By Charlotte Hilton Andersen, REDBOOK
What kids eat can mean the difference between being hyperactive and being happily alert. Here are five foods every kid needs.
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It doesn't come with any slick advertisements or cutesy cartoon characters to sell it, but plain old H2O is one of the quickest energy boosters out there. When kids become dehydrated, their energy plummets and their brain gets foggy, which makes it hard to concentrate.
How to get them to drink it: Kids often don't realize when they're dehydrated, so keep water handy and offer it often, especially if they've been playing a lot or have been out in the sun. Skip flavoring packets, which are often full of artificial sweeteners, colors, and flavors. You can try adding a squeeze of lemon for flavor, but I've found that most kids don't like any "floaties" in their water. The trick is in the packaging-let your child pick out a fun water bottle (they can even decorate it themselves with permanent markers) or stock up on twisty straws and funny ice cubes. You'll be amazed at how much water they'll drink.
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Grains have been getting a bad rap lately, but whole grains are still one of the best sources of energy we have-especially for little bodies that are still growing. The fiber and carbohydrates in oatmeal provide a long-lasting, consistent source of energy that can be dressed up in a million different ways.
How to get them to eat it: Skip the pre-fab packets and cook your own. Microwaving a serving of rolled oats won't take you any longer than the packaged stuff, and you'll save on all the added sugars, flavors and colors. Add some real butter (yes, it's okay now!) for satiating fat, then cool it down by adding frozen berries (another great food for energy). To make it fun for little ones, let them add a few sprinkles or chocolate chips on top.
Everyone knows that protein builds strong muscles and helps keep you full, but I've yet to meet a young child who wants to sit down with a big steak and a bottle of horseradish. Thankfully, eggs are a clean and easy source of protein, and with as many different ways to cook them as there are kids, it's easy to keep them interesting.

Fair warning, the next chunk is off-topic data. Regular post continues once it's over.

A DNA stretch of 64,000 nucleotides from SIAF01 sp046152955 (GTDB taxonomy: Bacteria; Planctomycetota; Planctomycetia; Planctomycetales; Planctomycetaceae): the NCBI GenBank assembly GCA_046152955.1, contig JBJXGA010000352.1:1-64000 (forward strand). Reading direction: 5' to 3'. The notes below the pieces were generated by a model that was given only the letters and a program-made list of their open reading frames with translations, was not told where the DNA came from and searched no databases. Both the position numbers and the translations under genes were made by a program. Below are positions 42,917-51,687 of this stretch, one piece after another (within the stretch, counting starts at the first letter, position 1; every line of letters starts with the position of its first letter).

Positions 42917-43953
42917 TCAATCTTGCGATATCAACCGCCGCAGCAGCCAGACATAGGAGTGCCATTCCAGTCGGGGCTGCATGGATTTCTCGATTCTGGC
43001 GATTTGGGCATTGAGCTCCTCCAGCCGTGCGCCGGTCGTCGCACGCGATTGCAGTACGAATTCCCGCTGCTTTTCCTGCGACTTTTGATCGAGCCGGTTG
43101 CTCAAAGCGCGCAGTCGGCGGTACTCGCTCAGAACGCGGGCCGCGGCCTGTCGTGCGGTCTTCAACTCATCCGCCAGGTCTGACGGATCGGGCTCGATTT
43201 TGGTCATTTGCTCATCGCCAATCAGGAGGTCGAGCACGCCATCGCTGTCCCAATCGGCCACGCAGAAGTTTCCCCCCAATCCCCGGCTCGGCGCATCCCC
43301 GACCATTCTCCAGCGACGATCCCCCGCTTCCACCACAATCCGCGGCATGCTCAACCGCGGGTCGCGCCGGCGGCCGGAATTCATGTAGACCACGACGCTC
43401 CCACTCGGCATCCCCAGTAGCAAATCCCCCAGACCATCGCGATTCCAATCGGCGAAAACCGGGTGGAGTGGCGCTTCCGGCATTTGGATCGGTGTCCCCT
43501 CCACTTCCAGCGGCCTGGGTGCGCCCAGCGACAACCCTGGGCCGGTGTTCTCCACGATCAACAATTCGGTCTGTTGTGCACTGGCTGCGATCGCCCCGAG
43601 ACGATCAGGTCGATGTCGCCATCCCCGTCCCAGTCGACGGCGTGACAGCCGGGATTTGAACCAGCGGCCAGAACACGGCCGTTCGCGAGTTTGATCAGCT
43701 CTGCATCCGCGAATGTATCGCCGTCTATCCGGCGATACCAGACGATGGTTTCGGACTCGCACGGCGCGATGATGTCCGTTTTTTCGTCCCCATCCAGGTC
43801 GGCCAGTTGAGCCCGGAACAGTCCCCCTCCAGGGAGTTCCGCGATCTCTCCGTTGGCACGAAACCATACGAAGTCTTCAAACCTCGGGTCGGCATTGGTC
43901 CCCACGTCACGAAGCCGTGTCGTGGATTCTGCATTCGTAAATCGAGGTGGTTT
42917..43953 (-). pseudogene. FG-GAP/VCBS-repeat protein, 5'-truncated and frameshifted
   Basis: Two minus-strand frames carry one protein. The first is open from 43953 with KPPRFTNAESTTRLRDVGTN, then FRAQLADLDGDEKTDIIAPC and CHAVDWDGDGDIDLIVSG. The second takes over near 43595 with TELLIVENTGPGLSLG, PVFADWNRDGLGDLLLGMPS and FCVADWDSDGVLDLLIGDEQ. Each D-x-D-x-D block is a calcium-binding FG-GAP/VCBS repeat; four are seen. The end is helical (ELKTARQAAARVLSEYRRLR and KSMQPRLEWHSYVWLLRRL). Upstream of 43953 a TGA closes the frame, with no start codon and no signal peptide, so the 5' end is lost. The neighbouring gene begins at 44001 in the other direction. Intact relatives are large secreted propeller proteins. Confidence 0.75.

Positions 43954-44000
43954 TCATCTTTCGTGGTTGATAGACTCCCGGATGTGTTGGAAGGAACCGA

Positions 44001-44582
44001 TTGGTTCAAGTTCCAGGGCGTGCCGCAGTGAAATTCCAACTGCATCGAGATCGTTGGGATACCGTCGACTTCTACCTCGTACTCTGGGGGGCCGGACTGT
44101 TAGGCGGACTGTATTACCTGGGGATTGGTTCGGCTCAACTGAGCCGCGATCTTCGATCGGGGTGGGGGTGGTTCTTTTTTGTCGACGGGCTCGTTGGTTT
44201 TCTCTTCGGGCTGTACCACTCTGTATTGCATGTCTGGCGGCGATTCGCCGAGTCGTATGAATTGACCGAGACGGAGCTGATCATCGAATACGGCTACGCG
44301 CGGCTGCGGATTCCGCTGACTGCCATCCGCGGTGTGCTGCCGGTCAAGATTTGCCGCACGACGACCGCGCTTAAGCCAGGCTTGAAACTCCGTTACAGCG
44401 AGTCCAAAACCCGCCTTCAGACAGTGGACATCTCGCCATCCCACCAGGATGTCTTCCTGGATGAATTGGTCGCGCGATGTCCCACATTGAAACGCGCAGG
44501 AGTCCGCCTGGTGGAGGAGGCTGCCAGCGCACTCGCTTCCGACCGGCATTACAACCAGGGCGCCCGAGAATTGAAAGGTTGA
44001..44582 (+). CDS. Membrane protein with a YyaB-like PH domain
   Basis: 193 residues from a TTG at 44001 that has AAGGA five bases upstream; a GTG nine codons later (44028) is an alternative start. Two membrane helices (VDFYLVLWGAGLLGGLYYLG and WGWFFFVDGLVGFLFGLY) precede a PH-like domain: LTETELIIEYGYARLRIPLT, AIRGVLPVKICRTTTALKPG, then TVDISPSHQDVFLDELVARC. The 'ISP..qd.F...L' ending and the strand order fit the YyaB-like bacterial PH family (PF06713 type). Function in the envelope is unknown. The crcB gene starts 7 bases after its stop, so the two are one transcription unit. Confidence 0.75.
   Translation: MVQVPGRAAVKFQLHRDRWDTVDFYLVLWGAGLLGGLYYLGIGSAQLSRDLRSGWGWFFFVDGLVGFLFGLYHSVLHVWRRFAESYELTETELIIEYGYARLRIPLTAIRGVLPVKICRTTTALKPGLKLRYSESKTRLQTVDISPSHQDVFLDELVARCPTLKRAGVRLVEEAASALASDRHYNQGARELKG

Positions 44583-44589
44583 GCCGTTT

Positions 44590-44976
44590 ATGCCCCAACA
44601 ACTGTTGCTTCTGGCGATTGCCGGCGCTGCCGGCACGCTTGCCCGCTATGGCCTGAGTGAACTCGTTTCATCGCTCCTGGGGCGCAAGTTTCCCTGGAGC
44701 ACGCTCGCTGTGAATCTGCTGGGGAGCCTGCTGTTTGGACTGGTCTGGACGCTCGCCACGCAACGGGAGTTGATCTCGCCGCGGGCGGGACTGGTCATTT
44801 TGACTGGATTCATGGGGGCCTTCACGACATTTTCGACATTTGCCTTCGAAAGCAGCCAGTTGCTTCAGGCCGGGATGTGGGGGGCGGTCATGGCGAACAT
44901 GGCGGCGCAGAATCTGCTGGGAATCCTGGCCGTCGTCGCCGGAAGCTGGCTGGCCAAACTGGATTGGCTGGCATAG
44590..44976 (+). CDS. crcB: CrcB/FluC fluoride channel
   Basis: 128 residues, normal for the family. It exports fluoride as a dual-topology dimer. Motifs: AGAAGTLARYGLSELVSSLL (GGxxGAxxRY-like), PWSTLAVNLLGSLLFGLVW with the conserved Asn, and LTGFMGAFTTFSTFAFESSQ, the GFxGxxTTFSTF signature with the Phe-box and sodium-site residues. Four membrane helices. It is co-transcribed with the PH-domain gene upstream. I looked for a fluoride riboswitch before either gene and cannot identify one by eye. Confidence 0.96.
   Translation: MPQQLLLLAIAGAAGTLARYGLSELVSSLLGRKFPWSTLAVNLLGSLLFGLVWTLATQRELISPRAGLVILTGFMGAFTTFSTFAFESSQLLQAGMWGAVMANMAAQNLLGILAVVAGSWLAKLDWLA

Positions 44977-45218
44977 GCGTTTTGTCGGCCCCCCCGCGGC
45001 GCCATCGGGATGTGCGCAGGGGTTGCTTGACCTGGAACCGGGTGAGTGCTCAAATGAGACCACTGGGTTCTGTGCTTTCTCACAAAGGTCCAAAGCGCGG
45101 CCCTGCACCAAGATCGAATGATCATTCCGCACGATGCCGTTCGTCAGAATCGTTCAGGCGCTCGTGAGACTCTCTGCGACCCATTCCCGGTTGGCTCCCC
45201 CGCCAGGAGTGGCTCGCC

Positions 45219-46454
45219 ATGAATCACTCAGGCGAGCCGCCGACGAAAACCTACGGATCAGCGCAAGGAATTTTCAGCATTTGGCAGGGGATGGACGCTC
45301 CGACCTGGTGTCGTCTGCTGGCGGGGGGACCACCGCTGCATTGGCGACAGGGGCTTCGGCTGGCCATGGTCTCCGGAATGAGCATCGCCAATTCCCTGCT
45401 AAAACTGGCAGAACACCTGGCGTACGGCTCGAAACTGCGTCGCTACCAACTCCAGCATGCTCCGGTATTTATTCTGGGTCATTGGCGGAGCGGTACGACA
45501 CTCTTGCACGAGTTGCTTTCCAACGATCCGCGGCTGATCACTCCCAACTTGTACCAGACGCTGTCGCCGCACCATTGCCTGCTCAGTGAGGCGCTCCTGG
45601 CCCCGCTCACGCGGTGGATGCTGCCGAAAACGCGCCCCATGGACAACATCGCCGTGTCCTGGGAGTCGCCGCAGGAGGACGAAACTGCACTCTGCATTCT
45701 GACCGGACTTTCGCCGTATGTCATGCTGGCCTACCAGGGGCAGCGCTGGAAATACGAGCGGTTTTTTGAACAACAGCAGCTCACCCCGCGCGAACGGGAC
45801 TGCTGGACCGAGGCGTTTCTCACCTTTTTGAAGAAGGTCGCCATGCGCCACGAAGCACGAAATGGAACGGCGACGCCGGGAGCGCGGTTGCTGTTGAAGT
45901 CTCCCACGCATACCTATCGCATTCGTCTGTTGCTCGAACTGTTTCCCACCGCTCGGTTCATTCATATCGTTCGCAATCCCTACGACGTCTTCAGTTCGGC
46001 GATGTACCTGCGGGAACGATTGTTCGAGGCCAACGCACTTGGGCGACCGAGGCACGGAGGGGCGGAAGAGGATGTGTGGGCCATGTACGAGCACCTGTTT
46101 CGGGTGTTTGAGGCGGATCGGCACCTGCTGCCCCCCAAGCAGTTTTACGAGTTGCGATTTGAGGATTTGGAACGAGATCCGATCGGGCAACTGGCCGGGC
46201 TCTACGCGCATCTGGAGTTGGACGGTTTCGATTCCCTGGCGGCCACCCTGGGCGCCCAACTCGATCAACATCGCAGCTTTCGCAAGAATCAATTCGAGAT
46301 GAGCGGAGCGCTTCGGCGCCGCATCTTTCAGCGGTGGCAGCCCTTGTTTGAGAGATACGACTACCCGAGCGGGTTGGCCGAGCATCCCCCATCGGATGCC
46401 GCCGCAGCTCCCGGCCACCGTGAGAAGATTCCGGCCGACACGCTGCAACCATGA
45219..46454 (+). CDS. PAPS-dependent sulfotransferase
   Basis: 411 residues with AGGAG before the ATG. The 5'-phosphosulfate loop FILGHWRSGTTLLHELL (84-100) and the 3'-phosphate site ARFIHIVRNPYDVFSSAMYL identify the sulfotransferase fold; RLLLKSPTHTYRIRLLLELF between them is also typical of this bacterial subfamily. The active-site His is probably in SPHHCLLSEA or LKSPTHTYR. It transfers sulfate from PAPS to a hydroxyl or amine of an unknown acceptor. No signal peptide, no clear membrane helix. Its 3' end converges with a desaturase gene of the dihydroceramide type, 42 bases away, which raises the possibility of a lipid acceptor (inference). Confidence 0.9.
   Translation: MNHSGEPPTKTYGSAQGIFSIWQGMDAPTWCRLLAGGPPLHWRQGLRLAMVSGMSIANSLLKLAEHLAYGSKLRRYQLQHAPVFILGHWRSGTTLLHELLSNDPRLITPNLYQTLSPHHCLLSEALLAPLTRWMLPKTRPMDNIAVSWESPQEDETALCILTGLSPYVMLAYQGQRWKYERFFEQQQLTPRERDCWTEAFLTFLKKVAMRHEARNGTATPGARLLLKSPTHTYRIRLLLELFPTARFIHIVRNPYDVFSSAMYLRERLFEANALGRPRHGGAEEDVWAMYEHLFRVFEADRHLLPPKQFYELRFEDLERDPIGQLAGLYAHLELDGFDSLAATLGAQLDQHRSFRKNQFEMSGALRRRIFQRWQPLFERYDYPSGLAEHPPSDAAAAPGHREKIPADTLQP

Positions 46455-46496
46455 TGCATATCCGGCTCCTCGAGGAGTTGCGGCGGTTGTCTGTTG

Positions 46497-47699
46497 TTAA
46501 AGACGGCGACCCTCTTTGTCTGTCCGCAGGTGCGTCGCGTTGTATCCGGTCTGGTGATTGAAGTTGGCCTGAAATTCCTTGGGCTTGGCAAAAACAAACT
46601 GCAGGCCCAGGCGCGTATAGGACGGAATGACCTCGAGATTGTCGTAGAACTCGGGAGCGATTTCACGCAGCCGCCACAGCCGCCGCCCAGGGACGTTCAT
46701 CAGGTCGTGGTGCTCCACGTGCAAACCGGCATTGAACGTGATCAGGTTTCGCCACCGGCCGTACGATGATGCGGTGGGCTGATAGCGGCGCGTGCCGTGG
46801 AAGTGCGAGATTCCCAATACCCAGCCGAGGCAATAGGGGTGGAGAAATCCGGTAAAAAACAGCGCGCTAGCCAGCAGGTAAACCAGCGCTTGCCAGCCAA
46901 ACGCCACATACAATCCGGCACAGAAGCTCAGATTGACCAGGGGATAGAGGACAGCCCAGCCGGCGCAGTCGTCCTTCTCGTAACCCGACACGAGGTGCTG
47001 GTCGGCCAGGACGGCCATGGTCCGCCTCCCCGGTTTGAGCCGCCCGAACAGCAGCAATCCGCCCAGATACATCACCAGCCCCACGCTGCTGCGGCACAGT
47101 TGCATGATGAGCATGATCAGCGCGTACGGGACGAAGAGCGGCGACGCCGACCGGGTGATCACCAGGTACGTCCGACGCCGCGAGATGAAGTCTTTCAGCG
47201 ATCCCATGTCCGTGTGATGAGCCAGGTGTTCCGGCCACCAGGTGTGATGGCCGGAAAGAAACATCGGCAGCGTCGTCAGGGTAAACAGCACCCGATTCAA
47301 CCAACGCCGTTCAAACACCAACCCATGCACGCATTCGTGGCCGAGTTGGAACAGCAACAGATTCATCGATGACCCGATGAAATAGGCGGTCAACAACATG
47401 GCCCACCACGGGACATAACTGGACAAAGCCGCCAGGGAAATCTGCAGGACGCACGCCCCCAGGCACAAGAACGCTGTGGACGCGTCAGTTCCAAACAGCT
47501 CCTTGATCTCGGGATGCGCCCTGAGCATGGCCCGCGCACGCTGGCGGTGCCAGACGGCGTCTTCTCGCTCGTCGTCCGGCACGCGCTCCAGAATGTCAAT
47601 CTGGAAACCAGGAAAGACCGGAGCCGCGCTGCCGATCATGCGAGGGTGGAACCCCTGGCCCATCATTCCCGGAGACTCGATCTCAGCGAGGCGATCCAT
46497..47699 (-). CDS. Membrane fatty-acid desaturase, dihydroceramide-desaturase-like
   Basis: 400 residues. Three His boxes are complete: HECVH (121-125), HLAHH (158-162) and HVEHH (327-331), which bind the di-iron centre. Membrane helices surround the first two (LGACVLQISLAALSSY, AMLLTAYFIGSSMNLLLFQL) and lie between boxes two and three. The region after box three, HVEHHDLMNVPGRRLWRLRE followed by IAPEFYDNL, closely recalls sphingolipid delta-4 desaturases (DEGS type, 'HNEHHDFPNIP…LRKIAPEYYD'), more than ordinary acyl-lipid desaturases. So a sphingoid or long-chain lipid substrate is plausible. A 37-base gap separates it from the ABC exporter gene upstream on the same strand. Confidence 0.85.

How to get them to eat it: Scrambled eggs with cheese is classic kid comfort food, but a boiled egg can be a fun addition to a sack lunch (draw a funny face on it with a pen or marker!). German pancakes (or egg pancakes) are a tasty option for tots who prefer sweet to savory.
Many kids are surprisingly potassium deficient-a problem that can manifest in a variety of ways, including lethargy and memory problems. This necessary nutrient, which is also found in dried apricots, figs, and plums, helps regulate the body's nervous and muscular systems.
How to get them to eat it: Thankfully, most kids already love bananas but if your little one has an issue with the texture or taste, try blending frozen banana chunks with yogurt and fruit for a creamy smoothie.
Research shows a link between memory, test-taking skills and, gulp, eating fish for breakfast. While that's not typically pleasing to little palates, the benefits are huge. The omega 3 fatty acids found in fatty fish like wild salmon have been proven to reduce depression and hyperactivity and increase focus and concentration. In addition, all that high quality protein keeps kids' blood sugar (and therefore their moods) steady while keeping them full for hours.
How to get them to eat it: Studies have shown that pregnant women who eat fish have kids that are more likely to enjoy the taste. Since the womb is a one-way ticket; however, the next best thing is repetition. Try starting with something familiar like tuna melts, then adding some canned salmon to scrambled eggs. You can also try a milder-tasting fish like cod. Encourage kids to eat whole foods over supplements. Sadly, goldfish crackers don't count (although they are yummy!).
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Permissions: Reprinted with permission of Hearst Communications, Inc.